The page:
As a result, investors increasingly expect the Federal Reserve to tighten monetary policy, with the futures markets implying at least three 0.25% rate rises this year, taking the central bank’s short-term interest-rate target to 2% by December 2018.
The expectation of increases to short term interest rates, combined with rising inflationary expectations, also resulted in the long end of the yield curve shifting upwards, with the benchmark US Treasury Bond yield rising from 2.41% at the start of the year to a four year high of 2.96% in February, a 55 basis points rise (bonds sold off). The Australian 10-year government bond yield increased in line with the US market lead, rising 29 basis points from 2.63% to 2.92%, over the same period.
The higher yield to maturity (YTM) now available on bonds is creating an opportunity for investors to review and assess the universe of fixed interest investments available in the Australian financial markets.
Within the ASX, investors can invest in:
- Australian Government Bonds
- Listed in 2012, can be bought in $100 units.
- Fixed Income exchange traded funds (ETFs)
- Listed in 2010, over a portfolio of fixed income securities based on an underlying bond index, with no minimum investment.
- Exchange Traded Bond units (XTBs)
- Listed in 2015, over individual corporate bonds from the top 50 ASX listed companies, can be bought in $100 units.
Many investors assume that bond ETFs are similar to equity ETFs, which provide broadly similar investment outcomes to holding the shares directly, with the added bonus of diversification. However, we would contend that bond ETFs do not provide investors with the best way to achieve a fixed income exposure for their portfolios, for the following reasons:
The key reason investors choose bonds is predictability; bonds have two predictable attributes, in the absence of default by the bond issuer.
Firstly, bonds have a fixed, unchanging date when they mature, at which time investors are repaid the principal. Investors know both the value and date when the bond will be repaid.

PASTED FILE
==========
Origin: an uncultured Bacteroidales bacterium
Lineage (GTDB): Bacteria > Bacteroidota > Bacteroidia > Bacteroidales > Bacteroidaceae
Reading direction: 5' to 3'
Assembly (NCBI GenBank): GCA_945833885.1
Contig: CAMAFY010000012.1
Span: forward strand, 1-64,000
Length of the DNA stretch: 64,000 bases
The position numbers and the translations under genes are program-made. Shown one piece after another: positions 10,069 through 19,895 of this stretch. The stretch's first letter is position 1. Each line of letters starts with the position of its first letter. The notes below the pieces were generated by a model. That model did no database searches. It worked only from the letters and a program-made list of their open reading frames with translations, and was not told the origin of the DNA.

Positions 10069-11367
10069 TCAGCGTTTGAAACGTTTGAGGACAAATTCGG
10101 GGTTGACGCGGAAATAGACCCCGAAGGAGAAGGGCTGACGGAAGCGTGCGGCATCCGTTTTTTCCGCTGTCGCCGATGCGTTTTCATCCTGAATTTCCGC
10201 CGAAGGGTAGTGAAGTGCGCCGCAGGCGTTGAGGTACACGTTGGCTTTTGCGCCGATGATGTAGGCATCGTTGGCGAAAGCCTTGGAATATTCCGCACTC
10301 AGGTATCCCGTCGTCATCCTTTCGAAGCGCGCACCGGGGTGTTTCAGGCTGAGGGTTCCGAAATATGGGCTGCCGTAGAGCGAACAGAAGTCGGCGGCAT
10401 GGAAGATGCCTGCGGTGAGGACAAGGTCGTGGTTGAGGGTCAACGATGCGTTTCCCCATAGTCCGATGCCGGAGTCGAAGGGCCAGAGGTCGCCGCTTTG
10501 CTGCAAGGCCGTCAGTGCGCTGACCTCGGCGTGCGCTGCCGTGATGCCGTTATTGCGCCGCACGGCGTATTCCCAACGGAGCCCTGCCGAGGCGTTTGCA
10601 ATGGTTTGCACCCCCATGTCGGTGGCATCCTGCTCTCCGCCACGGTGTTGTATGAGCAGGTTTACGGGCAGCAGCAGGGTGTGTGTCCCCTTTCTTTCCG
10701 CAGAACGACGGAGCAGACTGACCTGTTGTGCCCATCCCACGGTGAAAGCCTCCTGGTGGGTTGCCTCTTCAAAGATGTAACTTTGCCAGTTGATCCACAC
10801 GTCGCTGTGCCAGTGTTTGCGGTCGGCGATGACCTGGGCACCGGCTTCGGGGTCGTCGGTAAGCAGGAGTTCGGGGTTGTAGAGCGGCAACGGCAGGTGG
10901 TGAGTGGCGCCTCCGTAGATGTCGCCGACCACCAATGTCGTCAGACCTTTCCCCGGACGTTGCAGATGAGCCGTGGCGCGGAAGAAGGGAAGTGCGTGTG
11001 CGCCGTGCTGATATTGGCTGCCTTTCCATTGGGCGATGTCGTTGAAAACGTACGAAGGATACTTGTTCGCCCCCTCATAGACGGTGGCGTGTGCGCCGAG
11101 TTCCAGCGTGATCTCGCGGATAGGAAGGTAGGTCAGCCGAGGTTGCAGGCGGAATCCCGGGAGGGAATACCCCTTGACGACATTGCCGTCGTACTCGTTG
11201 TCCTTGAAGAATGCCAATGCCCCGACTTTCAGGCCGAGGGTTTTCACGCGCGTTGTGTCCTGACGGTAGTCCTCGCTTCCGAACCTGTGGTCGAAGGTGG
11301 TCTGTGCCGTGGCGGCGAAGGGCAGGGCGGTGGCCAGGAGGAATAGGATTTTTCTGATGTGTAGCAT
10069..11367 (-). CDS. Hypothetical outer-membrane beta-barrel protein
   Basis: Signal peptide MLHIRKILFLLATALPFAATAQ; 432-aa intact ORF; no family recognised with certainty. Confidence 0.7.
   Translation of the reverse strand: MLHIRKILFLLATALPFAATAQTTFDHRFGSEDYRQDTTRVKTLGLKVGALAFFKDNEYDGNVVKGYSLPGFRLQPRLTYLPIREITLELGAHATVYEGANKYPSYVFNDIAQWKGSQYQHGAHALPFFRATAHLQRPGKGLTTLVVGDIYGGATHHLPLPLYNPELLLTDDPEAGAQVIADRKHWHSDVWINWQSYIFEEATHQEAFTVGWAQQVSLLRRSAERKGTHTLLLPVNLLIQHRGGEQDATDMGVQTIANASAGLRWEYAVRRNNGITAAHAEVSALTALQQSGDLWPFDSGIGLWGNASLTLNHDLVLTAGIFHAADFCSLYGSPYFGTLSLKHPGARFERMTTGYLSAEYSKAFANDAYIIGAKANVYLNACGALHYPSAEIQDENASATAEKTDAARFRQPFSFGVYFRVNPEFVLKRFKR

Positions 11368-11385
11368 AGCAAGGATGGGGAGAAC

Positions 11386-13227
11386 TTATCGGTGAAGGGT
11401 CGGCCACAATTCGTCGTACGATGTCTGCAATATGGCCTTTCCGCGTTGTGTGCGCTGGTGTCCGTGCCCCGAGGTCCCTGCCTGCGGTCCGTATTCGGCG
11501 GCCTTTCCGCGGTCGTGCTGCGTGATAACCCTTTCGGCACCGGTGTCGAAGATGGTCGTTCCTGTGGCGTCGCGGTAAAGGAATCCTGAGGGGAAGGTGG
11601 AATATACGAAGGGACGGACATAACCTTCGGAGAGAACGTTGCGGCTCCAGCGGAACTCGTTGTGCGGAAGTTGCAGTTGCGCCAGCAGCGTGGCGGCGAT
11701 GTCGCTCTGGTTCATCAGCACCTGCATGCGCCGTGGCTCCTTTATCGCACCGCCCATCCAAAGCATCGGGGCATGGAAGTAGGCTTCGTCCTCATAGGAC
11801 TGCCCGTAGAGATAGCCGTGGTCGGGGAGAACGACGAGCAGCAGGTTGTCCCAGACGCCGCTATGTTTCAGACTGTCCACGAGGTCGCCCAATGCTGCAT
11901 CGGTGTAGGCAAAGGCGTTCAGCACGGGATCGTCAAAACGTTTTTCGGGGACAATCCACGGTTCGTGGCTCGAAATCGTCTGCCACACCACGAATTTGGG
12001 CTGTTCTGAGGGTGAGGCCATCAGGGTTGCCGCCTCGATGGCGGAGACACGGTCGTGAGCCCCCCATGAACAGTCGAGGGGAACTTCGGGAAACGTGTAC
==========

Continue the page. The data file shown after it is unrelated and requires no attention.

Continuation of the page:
Secondly, bonds pay regular coupons – again, a set amount on a set date. You can buy a bond with a fixed rate of return – or yield – at the time of purchase. This yield is the annual return on your investment until the bond matures, or you sell the investment.
However, bond ETFs are not predictable, because they don’t mature. Instead they have a measure called the ‘average maturity’, which is the weighted average of the maturities of all the bonds in its portfolio. At any given time, some of these bonds may be expiring. By putting maturing bonds into non-maturing funds, different outcomes are achieved, with a loss in predictability as all bonds in the ETF must be replaced by bonds yet to be issued.
Some ETFs hold 100-400 bonds, so replacement is frequent. A manager can’t know what’s going into the portfolio because nobody knows what bonds will be issued in the future.
When outcomes are compared, a bond held equals predictability – this is the hallmark of bonds and a key reason for ‘fixed income’ in the first place. But with ETFs, investors can’t know the future income, while future market prices are unknown.
Interest rates rises
Interest rates in Australia and global markets are at historical lows and some central banks have already started increasing rates, with others set to follow suit as inflationary pressures continue to build, given synchronised global economic growth. While the timing can’t be predicted, the direction of rate movements is most likely up, likely resulting in an increase in yield to maturity on bonds.
As yields increase, the differences between individual bonds held versus bond ETFs become most obvious. A bond can be held to maturity and the principal paid back, regardless of interest rate moves. Market prices are sensitive to interest rates; when rates increase, the value of bonds generally fall. Hence, selling bonds in this environment can lead to losing money on your initial investment. With individual bonds, investors can mitigate this risk by holding the bond until maturity; however, since bond ETFs don’t mature, rising rates can cause a drop in a bond ETF’s unit price at the time the principal is required.
Investments in individual bonds provides investors with the ability to decide which bonds are held in the portfolio. Selection might be based on matching cash flows with income needs, investing in bonds from companies or sectors where the investor has no equity exposure, thereby diversifying their portfolio, or based purely on yield. Investors might also choose to buy a bond or not, based on ethical or environmental concerns.
On the other hand, by investing in a bond ETF that simply tracks an index, the future yield is unknown, and distributions can change month to month, making it much harder to match cashflows with income needs.
|ASX - listed Australian Bond ETFs
||12 Month Absolute Returns
|iShares Core Compusite Bond ETFs (IAF)
|Vanguard Australian Fixed Interest ETF (VAF)
|Vanguard Australian Corporate Fixed interest ETF (VACF)
|ACBC Model Portfolios
||12 Month AbsoluteReturns
|Concentrated High Yield
|Maturity Ladder S1
Source: Australian Corporate Bond Company. Bloomberg, Patersons Research.
A critical point to remember
Bond ETFs advertise their historical returns. Individual bonds can, in the absence of a default, tell you your future returns. The latter provides the predictability for which bonds as fixed interest investments have been long known and valued.